7) (My personal favourite) Has he put a picture of himself with his wife from their wedding day up??  I’ve really come across this about 12 times.

 

8) Under job, has he listed something like ‘philosophical guerilla’, ‘Jeremy Kyle show auditionee’ or ‘Accountant’? I have seen all of these listed.

 

So this is how I narrow down the choices to people I feel I can have a chat with and perhaps get to know some more.  That is assuming that I pass their particular check list.

 

What things do you look for in a potential date?  How do you narrow the field a little?  Am I being overly picky?  Leave your thoughts below.

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3 thoughts on “I am giving up on greener grasses

  1. Essential: intelligence, humour similar to mine, well read, likes good food/cooking, likes cats, active but not sporty, likes music like what I like.

    Avoid: collectors of anything, hobbyists, idle buggers, sporty (play or watch), too concerned with his appearance, big heads, egotists and know alls.

  2. You know how much I like to hear about your Internet dating experiences! So, in response to your question, no, I don’t think you’re being too picky at all, it makes complete sense to look for similar mindedness in a potential partner. However, I do wonder if you/these sites are possibly being too analytical and forgetting the old adage ‘opposites attract’ maybe? Would it be worth reconsidering some of your criteria (don’t get me wrong, nobody should ever date someone who’s goals involve anything relating to Jeremy Kyle) to see whether you got on with people who may have totally different interests? As an example, although you have lots in common with friends, you also have friends with totally different interests, you still get on because despite enjoying different things on a day to day basis, you have the same principles so the friendship works.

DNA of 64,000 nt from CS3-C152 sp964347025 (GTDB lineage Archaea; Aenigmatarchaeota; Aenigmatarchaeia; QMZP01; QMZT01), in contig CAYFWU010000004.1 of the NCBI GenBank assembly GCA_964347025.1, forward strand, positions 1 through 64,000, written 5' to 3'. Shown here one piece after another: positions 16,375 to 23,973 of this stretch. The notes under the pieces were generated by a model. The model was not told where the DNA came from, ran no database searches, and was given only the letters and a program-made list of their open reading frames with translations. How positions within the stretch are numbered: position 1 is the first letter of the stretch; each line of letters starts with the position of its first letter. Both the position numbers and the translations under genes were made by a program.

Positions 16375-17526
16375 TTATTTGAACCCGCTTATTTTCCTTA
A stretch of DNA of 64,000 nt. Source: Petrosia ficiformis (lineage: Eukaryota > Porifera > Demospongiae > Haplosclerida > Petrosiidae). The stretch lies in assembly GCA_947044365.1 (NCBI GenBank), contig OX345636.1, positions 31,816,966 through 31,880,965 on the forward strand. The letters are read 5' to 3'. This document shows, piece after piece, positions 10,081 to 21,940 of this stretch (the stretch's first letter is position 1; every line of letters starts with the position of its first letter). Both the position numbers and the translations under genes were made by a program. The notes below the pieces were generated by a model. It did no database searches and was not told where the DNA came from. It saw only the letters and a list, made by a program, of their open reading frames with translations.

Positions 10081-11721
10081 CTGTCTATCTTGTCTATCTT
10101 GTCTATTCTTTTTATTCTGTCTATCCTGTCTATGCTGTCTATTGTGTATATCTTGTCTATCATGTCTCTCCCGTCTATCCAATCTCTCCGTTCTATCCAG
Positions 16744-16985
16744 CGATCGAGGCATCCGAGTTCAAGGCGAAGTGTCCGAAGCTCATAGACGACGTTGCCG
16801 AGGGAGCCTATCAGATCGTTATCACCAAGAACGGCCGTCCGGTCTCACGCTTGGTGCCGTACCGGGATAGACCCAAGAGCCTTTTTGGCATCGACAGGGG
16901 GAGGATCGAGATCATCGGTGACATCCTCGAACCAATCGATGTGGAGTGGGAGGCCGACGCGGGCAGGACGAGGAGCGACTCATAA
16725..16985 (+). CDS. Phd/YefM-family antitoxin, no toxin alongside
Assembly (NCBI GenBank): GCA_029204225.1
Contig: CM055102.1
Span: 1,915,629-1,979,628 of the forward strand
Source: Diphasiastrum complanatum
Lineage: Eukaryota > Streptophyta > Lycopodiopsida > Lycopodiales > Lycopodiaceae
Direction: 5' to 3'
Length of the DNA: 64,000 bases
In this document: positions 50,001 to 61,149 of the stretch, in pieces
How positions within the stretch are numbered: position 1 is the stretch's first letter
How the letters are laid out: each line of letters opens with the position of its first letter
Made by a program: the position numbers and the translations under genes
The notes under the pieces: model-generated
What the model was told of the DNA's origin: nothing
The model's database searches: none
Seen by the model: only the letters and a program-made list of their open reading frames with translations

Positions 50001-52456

3. Definitely BE PICKY! This is from the woman who sifted a hell of alot, met quite a few and then finally met my husband, online x